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Tencent Holdings Ltd. Chief Executive Pony Ma emphasized his commitment to working with regulators amid heightened government scrutiny over China’s powerful technology companies, as strong growth in mobile gaming and payments propelled the social-media and entertainment giant to its most profitable year yet.

Mr. Ma’s message Wednesday, made during a quarterly earnings briefing, comes as Beijing steps up antitrust efforts against China’s tech sector, where companies have collected massive amounts of user data.

Tencent was among several companies fined by antitrust regulators this month for failing to properly report past acquisitions. Meanwhile, the State Council’s antitrust committee has been gathering information about Tencent’s online payments service WeChat Pay—alongside rival Ant Group Co.’s Alipay—since last year due to their dominance in China’s payments market, according to officials familiar with the investigation.

“We are working closely with the government and the regulators on our compliance," Mr. Ma said through translation, when asked about China’s antitrust regulations.

This month Mr. Ma met with Chinese antitrust regulators from the State Administration for Market Regulations after he requested to see them, people familiar with the matter said.

In a conference call Wednesday, Tencent President Martin Lau said the meeting was voluntary and a normal part of conducting business. “We had discussions about a broad range of topics and the main focus is actually on creating a healthy environment on innovation to happen in China," Mr. Lau said.

The State Administration for Market Regulations and the State Council’s antitrust committee didn’t respond to requests for comments. Reuters earlier reported on Mr. Ma’s meeting.

Investor concerns have grown since Chinese authorities tightened regulations to rein in the country’s rapidly expanding internet industry. Antitrust regulators are probing e-commerce giant Alibaba Group Holding Ltd., while Tencent has also been fined for failing to properly report past acquisitions.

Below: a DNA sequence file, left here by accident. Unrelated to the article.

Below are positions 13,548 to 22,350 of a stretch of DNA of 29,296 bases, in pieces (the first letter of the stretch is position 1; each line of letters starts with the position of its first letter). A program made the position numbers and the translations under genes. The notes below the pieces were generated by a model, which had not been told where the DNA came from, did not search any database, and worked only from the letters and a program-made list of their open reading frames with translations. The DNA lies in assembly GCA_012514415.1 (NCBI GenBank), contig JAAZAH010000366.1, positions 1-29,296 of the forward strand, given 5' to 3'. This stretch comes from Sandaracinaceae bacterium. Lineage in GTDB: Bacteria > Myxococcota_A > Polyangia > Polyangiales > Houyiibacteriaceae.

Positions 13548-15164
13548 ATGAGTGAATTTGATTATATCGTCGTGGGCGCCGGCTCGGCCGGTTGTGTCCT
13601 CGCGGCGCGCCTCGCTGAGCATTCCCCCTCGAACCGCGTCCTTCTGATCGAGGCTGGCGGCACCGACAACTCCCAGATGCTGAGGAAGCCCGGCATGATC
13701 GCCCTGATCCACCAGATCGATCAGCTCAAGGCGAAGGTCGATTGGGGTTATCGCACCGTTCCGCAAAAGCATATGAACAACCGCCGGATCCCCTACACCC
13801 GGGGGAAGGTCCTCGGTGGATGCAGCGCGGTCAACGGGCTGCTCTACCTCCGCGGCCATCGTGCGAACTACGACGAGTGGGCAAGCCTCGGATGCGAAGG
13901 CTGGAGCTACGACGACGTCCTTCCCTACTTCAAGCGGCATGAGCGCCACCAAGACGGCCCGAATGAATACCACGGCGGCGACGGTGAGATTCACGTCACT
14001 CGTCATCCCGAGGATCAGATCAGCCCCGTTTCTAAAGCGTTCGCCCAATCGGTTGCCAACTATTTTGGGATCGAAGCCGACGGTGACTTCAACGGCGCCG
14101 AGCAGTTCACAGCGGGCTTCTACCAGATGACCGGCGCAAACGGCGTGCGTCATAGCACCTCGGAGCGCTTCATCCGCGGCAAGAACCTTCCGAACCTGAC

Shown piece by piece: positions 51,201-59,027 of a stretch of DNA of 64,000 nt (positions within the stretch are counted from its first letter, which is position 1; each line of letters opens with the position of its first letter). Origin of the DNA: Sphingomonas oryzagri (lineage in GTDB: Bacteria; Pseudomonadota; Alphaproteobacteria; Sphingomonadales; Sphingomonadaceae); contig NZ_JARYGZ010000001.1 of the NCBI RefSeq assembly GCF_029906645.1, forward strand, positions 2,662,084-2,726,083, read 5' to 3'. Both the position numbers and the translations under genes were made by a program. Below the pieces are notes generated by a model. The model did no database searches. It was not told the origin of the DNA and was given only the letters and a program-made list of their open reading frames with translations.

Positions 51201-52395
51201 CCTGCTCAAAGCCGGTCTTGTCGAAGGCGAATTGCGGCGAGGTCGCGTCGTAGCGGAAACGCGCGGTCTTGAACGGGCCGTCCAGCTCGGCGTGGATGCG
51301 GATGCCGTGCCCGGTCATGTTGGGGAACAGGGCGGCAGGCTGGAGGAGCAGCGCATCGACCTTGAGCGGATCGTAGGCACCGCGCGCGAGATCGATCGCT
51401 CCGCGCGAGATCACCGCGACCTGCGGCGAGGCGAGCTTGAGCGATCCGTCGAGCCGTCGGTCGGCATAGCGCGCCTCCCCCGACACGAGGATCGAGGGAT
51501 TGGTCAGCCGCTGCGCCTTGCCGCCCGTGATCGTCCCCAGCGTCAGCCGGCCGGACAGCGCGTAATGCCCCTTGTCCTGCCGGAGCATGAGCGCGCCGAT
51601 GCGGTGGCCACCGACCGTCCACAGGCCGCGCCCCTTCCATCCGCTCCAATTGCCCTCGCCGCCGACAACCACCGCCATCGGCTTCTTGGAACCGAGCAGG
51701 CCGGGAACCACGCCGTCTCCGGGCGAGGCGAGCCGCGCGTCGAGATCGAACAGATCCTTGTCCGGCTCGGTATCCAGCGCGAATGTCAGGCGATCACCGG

Yet Tencent, like many other technology giants, benefited from a year in which the coronavirus pandemic led homebound consumers to turn to online products and services.

Revenue at the world’s biggest videogame company reached 482.06 billion yuan, or $73.88 billion, in 2020, a 28% increase compared with the previous year. Net profit for the year was 159.85 billion yuan, a 71% rise.

Net profit for the quarter ending in December nearly tripled to a record 59.30 billion yuan, after the valuations of the companies it invested in grew. Revenue rose 26% to 133.67 billion yuan. Both beat analyst expectations.

Tencent’s mobile gaming business has flourished during the pandemic, with online gaming revenue increasing 29% year-over-year in the fourth quarter. The company said its “Honor of Kings" was the top-grossing mobile game globally for the second year in a row.

Revenues from financial technology and business services grew 29% last quarter, the company said, due to growth in commercial payments and wealth-management services. In its financial report, Tencent said that its priority for its fintech business is risk management rather than scale, and it said it would work closely with regulators.

Tencent’s presence in the e-commerce industry has also grown. The company reported that last quarter’s advertising revenue increased 22% year-over-year in part because of increased demand in e-commerce platforms and consumer goods.

Annual transaction volume generated through WeChat’s mini programs, which function as apps within the messaging app, more than doubled in 2020 compared with the previous year.

This story has been published from a wire agency feed without modifications to the text.



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